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A Super Yen May Do What Politicians Can't


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A SUPER YEN MAY DO WHAT POLITICIANS CAN'T

In most countries, if an antibusiness socialist/pacifist/isolationist politician suddenly becomes President or Prime Minister, one thing happens immediately: its currency plummets. Not so in Japan.

When Tomiichi Murayama became Prime Minister in June, the yen went into orbit. Weird? Not really. Japanese traders know something often lost on Washington--it doesn't much matter which politicians preside in Tokyo. Economic policy is made by a permanent class of bureaucrats and their big business allies, with politicians kibbitzing from the sidelines.

The Clinton Administration had hoped reform-minded politicians would open up Japan to further American investments and goods. Perhaps someday. But with the ouster of the reformers, Washington is now backing off from a tough negotiating stance to give the new politicians "time." This is a big mistake.

The Super Yen offers the best opportunity in years for a successful American trade initiative. The yen is becoming so expensive that it is eroding the ability of the business and bureaucratic elite to keep Japan's economy more closed as compared to America's and Europe's. The forces against oligopoly and for deregulation are growing daily.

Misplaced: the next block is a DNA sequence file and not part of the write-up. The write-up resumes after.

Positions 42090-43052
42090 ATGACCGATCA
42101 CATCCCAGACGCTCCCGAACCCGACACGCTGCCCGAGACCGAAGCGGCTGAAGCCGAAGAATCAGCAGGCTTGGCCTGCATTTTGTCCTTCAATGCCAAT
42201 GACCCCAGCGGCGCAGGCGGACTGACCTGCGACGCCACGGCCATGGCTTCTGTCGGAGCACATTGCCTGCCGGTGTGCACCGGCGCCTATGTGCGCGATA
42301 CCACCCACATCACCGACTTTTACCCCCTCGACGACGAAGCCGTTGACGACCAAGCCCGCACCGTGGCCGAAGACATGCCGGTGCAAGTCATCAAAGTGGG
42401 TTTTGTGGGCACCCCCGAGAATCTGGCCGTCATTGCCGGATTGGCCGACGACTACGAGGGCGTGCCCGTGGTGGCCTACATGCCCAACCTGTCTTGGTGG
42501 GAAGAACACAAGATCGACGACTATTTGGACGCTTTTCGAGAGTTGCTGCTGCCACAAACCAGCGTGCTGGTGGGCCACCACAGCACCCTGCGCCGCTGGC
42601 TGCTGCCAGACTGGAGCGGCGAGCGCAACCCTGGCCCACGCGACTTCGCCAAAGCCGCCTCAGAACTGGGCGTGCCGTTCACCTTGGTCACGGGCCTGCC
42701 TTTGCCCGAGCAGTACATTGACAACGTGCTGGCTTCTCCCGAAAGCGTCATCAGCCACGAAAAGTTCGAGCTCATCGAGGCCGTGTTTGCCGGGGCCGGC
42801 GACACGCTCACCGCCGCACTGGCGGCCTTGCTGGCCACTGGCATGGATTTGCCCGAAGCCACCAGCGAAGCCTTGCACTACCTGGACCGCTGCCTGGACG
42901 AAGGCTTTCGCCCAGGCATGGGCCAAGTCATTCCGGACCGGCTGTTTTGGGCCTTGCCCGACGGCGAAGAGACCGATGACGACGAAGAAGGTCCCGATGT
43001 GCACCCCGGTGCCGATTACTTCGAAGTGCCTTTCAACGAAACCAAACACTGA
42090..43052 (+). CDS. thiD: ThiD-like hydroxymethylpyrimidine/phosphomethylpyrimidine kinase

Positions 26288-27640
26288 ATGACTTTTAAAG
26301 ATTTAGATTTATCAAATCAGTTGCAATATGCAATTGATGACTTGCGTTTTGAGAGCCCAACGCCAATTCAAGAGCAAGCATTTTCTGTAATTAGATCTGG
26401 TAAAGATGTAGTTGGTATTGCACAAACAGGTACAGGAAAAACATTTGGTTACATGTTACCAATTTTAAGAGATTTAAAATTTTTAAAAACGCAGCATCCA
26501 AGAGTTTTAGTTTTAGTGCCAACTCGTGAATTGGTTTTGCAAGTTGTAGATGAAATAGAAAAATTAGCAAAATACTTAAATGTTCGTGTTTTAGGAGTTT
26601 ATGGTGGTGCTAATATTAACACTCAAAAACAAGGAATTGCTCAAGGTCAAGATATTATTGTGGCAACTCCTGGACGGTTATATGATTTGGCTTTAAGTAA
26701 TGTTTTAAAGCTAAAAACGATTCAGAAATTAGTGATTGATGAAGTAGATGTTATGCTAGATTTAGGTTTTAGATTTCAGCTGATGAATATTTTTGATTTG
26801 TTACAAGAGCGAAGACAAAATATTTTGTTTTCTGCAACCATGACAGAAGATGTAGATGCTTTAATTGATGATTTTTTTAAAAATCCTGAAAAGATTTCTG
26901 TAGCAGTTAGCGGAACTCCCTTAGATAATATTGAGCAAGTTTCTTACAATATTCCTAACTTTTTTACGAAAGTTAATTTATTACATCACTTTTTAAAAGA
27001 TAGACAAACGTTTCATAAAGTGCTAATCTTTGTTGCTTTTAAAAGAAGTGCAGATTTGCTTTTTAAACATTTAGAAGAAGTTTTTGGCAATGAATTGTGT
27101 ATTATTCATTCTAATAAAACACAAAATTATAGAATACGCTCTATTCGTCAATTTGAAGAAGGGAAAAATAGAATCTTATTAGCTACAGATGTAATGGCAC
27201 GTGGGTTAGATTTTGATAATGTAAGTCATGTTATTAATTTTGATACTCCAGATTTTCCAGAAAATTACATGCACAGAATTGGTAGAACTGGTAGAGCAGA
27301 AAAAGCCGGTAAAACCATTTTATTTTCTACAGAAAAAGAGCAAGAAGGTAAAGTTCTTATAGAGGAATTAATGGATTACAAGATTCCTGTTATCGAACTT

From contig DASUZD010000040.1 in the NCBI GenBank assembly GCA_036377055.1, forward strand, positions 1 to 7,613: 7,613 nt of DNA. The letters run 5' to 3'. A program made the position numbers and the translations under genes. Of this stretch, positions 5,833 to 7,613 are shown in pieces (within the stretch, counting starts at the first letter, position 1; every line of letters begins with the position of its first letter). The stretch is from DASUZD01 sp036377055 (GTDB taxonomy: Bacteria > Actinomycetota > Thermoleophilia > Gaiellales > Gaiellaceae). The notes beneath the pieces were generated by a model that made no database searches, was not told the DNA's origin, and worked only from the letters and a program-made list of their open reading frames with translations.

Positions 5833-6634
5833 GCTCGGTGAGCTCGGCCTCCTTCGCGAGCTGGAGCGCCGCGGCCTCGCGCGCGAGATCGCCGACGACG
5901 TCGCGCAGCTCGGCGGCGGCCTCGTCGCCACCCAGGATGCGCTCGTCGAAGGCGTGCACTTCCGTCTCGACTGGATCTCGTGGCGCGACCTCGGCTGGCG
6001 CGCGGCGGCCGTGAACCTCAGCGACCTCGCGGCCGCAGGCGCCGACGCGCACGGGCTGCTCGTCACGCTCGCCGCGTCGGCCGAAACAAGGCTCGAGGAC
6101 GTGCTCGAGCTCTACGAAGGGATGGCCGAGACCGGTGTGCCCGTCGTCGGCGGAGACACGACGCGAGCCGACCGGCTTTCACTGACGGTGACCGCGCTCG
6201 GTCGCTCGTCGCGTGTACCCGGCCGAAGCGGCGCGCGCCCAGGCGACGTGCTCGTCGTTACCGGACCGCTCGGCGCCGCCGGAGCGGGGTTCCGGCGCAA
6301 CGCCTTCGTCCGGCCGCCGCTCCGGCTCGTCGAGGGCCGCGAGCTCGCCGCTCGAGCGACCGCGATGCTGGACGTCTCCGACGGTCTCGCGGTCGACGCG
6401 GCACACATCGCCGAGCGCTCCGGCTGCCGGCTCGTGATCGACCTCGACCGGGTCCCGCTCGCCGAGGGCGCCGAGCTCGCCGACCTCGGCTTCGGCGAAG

To stay competitive, Japanese corporations are hollowing out. An exodus of manufacturing to dollar-linked Southeast Asia is under way, as companies import cheaper components.

The only way for Japan to solve its yen crisis is to more than double the import penetration of its economy to the U.S. and European averages of 14% from its current level of 6%--exactly what Washington has long been advocating. Deregulation would accomplish that by increasing the supply of lower-priced imports. That would not only boost Japan's domestic demand but also raise its growth rate, providing jobs for the growing army of "window-watchers" who have nothing to do in big corporations. That is why Keidanren Chairman Shoichiro Toyoda, head of Toyota, is calling for deregulation.

For two decades, the U.S. has pushed on the closed doors of Japan's economy, only to be pushed right back by its bureaucrats and businessmen. But now internal economic trends in Japan are working to the U.S.'s advantage. With the Super Yen already pushing open the door to the Japanese economy, Washington trade negotiators should really lean into it.


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